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The Current State Of Spoliation Law In The State Courts Of Georgia

Posted in Personal Injury on September 8, 2020

Most people understand that evidence is the key part of any court case. This is true for both criminal matters as well as civil court issues. However, there are times when evidence is altered, destroyed, or disappears before the completion of pending litigation. This is referred to as the “spoliation” of evidence. It is important to understand what spoliation of evidence means, particularly if you are involved in any pending litigation.

spoilation law

Defining spoliation of evidence

Under Georgia law, spoliation of evidence specifically refers to “the destruction or failure to preserve evidence that is necessary to contemplated or pending litigation” (Phillips v. Harmon, 297 Ga. 386, 393 (2015).

Spoliation of evidence and the sanctions that can result from spoliation are a significant concern in various types of civil cases. While many people think of spoliation as an extreme act taken by one party involved in a case, the reality is that even seemingly innocent conduct can result in spoliation. Yes, there may be times when a defendant purposely destroys a document that they know will result in them being held liable and a lawsuit. However, it is just as likely that a person accidentally shreds a document as part of a routine cleaning. This could lead to a spoliation sanction. The first example would be a bad faith destruction. The second example may be good faith destruction or even negligence, but will not likely be evidence of bad faith destruction of evidence.

Under the aforementioned case (which was a Georgia Supreme Court decision), there are various duties involved in evidence preservation for all litigants. Prior to that court decision, the defendant had a duty to preserve evidence only after they have received actual notice of pending injury claims from a claimant or their attorney. Due to the Phillips decision, the Georgia Supreme Court determined that a defendant has a duty to preserve evidence when they have actual or constructive notice pending litigation.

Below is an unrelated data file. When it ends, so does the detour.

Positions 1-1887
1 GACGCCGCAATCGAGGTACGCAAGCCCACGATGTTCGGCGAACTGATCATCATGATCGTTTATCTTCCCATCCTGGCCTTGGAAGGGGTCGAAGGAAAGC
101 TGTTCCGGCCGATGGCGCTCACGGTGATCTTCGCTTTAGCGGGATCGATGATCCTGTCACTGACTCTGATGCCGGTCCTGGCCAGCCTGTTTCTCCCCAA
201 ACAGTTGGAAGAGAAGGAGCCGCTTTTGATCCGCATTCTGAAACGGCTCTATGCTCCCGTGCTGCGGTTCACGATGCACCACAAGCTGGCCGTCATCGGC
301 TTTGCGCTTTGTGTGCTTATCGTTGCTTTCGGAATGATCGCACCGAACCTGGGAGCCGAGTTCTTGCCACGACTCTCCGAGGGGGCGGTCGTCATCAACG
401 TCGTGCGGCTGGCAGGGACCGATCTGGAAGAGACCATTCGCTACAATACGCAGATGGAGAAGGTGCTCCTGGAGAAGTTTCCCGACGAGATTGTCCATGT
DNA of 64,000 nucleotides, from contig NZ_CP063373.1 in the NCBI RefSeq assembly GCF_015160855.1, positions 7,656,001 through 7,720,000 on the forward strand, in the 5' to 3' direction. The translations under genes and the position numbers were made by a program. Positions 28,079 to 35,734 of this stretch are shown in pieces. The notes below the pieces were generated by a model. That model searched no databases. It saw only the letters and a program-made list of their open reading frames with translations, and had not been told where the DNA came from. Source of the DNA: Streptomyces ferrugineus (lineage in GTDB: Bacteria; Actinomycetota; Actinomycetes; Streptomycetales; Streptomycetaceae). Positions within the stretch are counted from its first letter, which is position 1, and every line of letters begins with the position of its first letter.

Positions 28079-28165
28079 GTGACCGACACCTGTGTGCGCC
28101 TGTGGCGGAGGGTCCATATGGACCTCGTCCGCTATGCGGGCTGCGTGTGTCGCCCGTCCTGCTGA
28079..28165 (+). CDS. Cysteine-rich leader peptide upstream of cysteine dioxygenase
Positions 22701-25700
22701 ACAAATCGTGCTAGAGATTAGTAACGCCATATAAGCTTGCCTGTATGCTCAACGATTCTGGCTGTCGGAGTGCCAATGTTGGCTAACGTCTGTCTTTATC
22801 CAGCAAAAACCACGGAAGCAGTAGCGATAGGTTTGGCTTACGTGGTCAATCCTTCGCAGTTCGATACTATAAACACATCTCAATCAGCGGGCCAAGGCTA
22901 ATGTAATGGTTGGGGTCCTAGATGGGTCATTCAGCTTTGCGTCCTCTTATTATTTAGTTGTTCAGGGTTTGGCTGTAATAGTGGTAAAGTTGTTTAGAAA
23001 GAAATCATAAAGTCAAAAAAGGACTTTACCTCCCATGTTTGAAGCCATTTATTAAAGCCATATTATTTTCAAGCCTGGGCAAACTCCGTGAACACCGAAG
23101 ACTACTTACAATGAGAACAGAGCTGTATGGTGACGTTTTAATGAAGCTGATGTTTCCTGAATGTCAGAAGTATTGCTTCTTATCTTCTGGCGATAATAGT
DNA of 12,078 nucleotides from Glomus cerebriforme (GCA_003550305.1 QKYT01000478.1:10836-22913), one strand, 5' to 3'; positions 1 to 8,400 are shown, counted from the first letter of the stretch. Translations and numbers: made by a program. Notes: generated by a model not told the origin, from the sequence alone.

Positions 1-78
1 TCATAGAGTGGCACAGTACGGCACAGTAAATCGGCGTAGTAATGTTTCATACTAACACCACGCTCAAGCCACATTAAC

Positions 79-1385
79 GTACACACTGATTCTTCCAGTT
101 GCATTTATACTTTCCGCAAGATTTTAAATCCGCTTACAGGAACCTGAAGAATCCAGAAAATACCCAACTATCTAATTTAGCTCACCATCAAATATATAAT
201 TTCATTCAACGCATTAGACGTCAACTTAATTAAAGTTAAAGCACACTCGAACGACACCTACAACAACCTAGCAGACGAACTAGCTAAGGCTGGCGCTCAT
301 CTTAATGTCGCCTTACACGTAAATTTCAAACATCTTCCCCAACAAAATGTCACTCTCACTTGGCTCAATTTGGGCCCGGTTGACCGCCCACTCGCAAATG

The Court did list a series of circumstances that would effectively put notice that the plaintiff is contemplating litigation. This includes the following circumstances:

  • The type and extent of injury involved
  • The extent to which fault for the incident is clear
  • The potential financial exposure the defendant could be liable for
  • The relationship and course of conduct between the parties involved (Including past litigation)
  • The frequency with which litigation occurs under similar circumstances

Georgia trial courts are required to weigh the following five factors before issuing any sanctions regarding the spoliation of evidence:

  1. Whether the party seeking spoliation sanctions was prejudiced as a result of the destruction of evidence
  2. Whether the prejudice could be cured
  3. The practical importance of the evidence in question
  4. Whether the party who destroyed the evidence was acting in good faith or bad faith
  5. The potential for abuse if expert testimony pertaining to the evidence was not excluded

Can spoliation lead to punitive damages against a defendant?

Thus far, Georgia courts have rejected the argument that spoliation is a basis for punitive damages being awarded in a personal injury case. The courts have said that the spoliation of evidence cannot, by itself, be the basis for an award of punitive damages.

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